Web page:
Great Summer Workouts
Ah, summer! The great outdoors beckons with warm weather and longer days.
Make the most of the season by turning your tired indoor fitness routine into
creative outdoor workouts wherever you live or vacation.
To get started, WebMD asked exercise physiologists to share their summer
workout tips. Whether you're at the lake, in the mountains, on the beach, or at
the pool, here's how to stay fit this summer.
Fitness at the Lake
Taking the family to the lake this summer? Great. Water is a perfect place
to exercise in the heat and humidity of summer. Swimming is an obvious choice,
says Patrick Ayres, MS, exercise physiologist at Lifestyle Management in
"Swimming or treading water is a great way to work the cardiovascular
system," he says. "Lots of people go to the lake and get motor
boats," he says. "If you are boating, go out to an area, stop the boat
and anchor, and do some swimming."
Don't get caught up in the idea that the exercise has to be a consistent 30
minutes, says Ayres. "Recreational activities can also be exercise," he
says, and doing something is better than nothing. Ten minutes or so a few times
throughout the day will add up.
Kelli Calabrese, MS, an exercise physiologist, fitness author, and owner of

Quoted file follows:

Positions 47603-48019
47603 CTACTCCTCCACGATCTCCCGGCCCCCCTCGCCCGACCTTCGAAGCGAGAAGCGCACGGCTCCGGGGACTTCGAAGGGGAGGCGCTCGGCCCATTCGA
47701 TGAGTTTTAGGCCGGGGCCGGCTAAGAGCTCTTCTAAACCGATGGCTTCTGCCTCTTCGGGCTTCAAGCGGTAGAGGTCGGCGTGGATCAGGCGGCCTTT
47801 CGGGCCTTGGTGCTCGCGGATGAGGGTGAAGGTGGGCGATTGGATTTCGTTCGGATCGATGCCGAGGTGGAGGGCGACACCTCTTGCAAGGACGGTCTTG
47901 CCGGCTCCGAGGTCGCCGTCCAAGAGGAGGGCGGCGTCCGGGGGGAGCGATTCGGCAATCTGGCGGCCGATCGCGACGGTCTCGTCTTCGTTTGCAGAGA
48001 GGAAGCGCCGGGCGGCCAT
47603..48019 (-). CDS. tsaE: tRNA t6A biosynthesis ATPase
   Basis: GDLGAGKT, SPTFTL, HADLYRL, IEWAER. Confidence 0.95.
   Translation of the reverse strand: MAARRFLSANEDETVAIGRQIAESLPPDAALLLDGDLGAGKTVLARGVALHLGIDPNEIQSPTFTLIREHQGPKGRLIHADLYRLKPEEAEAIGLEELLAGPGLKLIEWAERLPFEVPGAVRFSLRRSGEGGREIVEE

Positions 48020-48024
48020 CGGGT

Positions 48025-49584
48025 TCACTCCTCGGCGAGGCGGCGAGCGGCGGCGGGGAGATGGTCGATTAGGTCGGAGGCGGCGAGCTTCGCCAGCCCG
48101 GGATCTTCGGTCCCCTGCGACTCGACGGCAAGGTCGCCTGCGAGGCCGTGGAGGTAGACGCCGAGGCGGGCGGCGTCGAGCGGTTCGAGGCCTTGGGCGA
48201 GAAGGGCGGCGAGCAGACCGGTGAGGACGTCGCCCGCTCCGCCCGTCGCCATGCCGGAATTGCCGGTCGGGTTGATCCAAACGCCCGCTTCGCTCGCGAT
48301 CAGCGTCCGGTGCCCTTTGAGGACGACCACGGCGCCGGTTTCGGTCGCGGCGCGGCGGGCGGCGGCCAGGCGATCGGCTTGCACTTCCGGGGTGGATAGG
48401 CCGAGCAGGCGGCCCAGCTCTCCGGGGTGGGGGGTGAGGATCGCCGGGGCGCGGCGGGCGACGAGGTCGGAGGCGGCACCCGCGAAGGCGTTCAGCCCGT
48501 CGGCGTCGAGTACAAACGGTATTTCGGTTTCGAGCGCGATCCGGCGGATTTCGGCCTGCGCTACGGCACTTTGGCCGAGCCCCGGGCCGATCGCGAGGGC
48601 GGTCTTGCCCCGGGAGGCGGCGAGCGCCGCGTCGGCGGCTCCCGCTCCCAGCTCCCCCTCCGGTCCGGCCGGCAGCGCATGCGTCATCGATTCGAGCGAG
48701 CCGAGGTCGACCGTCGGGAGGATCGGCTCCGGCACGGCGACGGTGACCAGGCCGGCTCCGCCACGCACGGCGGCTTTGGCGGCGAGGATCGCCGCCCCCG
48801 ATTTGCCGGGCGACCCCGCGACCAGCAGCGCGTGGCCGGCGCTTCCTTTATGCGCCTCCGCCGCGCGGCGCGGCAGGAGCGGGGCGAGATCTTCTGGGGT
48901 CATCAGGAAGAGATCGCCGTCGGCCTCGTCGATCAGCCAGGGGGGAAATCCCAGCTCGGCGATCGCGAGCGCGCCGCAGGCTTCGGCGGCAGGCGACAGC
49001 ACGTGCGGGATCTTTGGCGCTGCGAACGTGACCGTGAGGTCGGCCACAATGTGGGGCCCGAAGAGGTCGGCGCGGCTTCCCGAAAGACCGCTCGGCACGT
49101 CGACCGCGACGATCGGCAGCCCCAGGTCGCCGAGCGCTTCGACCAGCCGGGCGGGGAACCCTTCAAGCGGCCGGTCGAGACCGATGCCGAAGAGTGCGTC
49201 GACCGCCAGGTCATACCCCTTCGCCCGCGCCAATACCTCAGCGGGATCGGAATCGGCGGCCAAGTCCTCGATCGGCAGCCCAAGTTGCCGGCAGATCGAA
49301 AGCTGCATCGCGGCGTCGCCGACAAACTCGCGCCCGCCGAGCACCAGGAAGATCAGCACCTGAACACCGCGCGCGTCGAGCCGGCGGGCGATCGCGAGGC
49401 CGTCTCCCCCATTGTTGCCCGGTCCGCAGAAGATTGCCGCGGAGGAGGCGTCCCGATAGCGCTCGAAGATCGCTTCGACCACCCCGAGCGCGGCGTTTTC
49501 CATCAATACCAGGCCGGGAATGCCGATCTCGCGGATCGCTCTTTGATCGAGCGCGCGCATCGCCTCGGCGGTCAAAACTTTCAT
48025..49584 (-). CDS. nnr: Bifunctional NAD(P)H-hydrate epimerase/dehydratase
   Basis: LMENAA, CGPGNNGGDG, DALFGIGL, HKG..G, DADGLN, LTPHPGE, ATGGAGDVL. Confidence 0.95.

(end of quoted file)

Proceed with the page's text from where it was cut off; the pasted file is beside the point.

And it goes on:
Calabrese Consulting in Long Valley, N.J., recommends canoeing for an all-over
body workout. Many lakeside facilities offer rentals and lessons, she says.
If you're unsure of your ability or if it's been a while since you've been
in a canoe, Calabrese advises taking lessons. Just learning will be a workout
"It's great for the shoulders," she says, "but it's also great
core, great obliques, and great back work." In addition, she says, the legs
work as stabilizers.
Be conscious of muscle balance, she says. Don't always turn the canoe in the
same direction. If you're circling the lake, reverse the circle. Row on
alternate sides of the boat, or use a longer, double-sided paddle, which makes
balancing even easier.
And enjoy the ride. "It's different, it's fun and it's a great way to
see the lake, from a canoe," says Calabrese. "It feels good just to be
out in nature and listen to the sounds of the water."
If you have no access to a canoe or boat, you have other options. Jesse
Pittsley, exercise physiologist and program director for the exercise science
department at Winston-Salem State University in North Carolina, knows the lake
"My parents live on a lake," he says. "We have a rocky beach by
my parents' dock. We go out waist deep and grab around for rocks at the bottom
of the lake and see if we can throw them to the shore."
This friendly family competition becomes a workout for the shoulders and
abdominals (particularly the obliques). Before you know it, you're exercising
and burning calories.